In fact, the 1983 revision of Canon Law had replaced in #749.3 “dogmatically declared or defined” with “infallibly defined”, thus NOT expressing a limitation of infallibility to dogmas. ATF better enables Canon Law to apply to the understanding of infallibility with the Profession of Faith covering the two categories of infallible doctrine.

The meaning of the word ‘define’ was explained to the Fathers of Vatican I, before they promulgated the dogma of papal infallibility, as follows: “the pope is said to ‘define’ a doctrine when he passes judgment directly and finally, ‘in such a way that each and every Catholic can be certain as to the mind of the Apostolic See and of the Roman Pontiff.’ ”

The Pope’s own words in Ordinatio Sacerdotalis: definitive tenendum, mean precisely “requiring to be held definitively.”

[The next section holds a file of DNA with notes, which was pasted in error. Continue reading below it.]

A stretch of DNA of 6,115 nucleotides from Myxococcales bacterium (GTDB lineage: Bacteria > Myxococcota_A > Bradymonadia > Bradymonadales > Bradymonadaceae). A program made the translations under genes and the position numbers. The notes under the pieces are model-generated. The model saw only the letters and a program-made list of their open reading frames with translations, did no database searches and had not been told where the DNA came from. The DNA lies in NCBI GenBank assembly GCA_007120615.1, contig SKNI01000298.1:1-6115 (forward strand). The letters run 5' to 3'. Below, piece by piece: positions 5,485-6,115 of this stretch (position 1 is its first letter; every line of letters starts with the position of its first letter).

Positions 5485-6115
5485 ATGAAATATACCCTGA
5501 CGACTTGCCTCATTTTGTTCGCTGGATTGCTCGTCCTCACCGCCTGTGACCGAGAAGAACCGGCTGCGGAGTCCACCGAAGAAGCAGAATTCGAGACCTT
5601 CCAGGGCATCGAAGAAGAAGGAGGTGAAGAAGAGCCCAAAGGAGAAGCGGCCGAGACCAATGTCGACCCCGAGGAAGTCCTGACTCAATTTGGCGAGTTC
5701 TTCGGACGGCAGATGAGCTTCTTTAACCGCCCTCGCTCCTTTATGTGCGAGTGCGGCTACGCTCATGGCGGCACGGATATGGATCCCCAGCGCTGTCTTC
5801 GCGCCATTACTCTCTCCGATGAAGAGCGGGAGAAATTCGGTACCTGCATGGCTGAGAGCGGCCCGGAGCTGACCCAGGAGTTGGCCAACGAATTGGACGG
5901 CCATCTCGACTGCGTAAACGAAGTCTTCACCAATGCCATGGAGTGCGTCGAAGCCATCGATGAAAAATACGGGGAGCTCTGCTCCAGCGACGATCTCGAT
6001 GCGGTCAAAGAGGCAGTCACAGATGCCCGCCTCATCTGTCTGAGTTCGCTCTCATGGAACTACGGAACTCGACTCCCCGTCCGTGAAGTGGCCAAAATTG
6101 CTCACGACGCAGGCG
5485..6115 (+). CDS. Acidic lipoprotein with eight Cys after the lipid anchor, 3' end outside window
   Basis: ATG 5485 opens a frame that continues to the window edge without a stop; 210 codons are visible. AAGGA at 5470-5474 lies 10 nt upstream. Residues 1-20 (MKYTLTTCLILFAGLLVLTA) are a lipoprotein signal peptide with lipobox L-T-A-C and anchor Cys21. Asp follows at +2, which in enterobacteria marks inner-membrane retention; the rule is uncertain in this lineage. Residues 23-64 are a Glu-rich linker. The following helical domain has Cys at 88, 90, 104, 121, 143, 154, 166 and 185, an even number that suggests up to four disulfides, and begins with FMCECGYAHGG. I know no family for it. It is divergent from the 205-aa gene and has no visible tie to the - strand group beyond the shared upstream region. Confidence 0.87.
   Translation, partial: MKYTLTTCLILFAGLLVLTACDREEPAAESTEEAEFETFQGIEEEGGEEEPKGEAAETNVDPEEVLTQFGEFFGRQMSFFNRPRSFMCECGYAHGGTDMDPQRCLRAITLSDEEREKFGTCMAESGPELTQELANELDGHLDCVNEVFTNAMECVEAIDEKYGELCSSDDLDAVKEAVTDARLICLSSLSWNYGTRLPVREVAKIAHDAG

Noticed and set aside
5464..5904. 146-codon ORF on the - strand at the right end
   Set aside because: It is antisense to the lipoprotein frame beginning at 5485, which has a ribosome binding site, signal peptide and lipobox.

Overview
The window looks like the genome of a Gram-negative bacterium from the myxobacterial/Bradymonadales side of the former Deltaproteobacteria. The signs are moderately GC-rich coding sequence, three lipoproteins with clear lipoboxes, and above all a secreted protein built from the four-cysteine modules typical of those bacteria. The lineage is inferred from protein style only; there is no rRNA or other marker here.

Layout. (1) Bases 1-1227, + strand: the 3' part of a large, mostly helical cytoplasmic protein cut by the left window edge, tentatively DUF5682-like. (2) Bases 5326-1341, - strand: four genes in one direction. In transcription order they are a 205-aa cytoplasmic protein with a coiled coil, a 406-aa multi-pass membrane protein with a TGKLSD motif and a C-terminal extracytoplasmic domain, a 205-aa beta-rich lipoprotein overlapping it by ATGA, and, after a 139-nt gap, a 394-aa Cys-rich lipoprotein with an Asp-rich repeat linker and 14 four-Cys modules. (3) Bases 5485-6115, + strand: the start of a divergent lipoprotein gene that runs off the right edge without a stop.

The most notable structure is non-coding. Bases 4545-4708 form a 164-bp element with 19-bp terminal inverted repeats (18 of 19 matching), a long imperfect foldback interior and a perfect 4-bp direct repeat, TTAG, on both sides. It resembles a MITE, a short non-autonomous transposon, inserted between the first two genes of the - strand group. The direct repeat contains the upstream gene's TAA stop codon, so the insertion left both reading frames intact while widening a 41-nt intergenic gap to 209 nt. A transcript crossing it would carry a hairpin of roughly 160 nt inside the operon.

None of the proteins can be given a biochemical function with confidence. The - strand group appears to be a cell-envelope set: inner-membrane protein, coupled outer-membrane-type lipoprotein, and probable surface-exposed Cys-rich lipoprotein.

Closely following Bishop Gasser’s explanation, Vatican II shows that it considers the words “define” and “proclaim” to be equivalent by using the word “definition” when it states: “Therefore his definitions are rightly called irreformable, etc.” [Lumen Gentium, 25].

“In the final analysis, therefore, the reason the Church has always rejected female service in the sanctuary is that such service is very closely related, both symbolically and often causally, to the ministerial priesthood itself. And this can never possibly be conferred upon women, as John Paul II declared on the Feast of Pentecost last year in what is clearly an infallible, ex cathedra definition. 10
Note:
“10. It stops short, however, of being a solemn dogmatic definition on a par with those of the Immaculate Conception and Assumption, which are defined as truths of faith, binding on pain of heresy. Cf. the present writer’s article, “Cardinal Ratzinger on Ordinatio Sacerdotalis,” *The Priest *(Journal of the Australian Confraternity of Catholic Clergy), Spring 1994 / Summer 1995, pp. 5-6.”
rtforum.org/lt/lt58.html

Thank you Abu and God bless, Memaw